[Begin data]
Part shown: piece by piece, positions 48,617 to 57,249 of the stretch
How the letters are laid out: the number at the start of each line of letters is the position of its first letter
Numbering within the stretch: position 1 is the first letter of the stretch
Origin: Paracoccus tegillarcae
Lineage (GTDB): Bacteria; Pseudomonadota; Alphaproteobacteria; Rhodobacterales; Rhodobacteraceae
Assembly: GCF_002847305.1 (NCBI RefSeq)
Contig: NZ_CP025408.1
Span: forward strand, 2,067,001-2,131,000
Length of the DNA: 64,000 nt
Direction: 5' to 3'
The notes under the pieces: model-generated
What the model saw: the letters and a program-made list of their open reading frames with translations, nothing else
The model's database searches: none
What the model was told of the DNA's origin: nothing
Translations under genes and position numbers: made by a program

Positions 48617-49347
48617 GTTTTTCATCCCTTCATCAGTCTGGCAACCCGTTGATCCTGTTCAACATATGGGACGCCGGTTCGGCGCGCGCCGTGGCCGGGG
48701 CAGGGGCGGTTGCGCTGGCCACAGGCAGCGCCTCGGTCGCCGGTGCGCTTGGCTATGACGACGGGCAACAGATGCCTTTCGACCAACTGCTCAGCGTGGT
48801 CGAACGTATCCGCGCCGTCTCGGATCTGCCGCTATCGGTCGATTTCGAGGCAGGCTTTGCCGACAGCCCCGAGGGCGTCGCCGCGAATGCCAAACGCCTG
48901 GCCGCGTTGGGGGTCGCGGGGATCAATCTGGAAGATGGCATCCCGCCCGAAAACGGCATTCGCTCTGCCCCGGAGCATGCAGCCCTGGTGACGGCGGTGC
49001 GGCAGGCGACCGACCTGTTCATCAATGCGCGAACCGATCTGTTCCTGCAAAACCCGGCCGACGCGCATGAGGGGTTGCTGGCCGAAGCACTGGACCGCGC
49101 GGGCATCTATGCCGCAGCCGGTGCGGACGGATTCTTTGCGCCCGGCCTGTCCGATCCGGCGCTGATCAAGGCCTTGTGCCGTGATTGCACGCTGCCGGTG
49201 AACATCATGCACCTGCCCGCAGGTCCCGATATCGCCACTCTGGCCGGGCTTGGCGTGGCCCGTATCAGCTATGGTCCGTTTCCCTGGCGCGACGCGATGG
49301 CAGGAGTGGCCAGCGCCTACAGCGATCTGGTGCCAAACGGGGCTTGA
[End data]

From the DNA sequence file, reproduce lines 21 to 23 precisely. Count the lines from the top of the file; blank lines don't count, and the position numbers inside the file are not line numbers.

49001 GGCAGGCGACCGACCTGTTCATCAATGCGCGAACCGATCTGTTCCTGCAAAACCCGGCCGACGCGCATGAGGGGTTGCTGGCCGAAGCACTGGACCGCGC
49101 GGGCATCTATGCCGCAGCCGGTGCGGACGGATTCTTTGCGCCCGGCCTGTCCGATCCGGCGCTGATCAAGGCCTTGTGCCGTGATTGCACGCTGCCGGTG
49201 AACATCATGCACCTGCCCGCAGGTCCCGATATCGCCACTCTGGCCGGGCTTGGCGTGGCCCGTATCAGCTATGGTCCGTTTCCCTGGCGCGACGCGATGG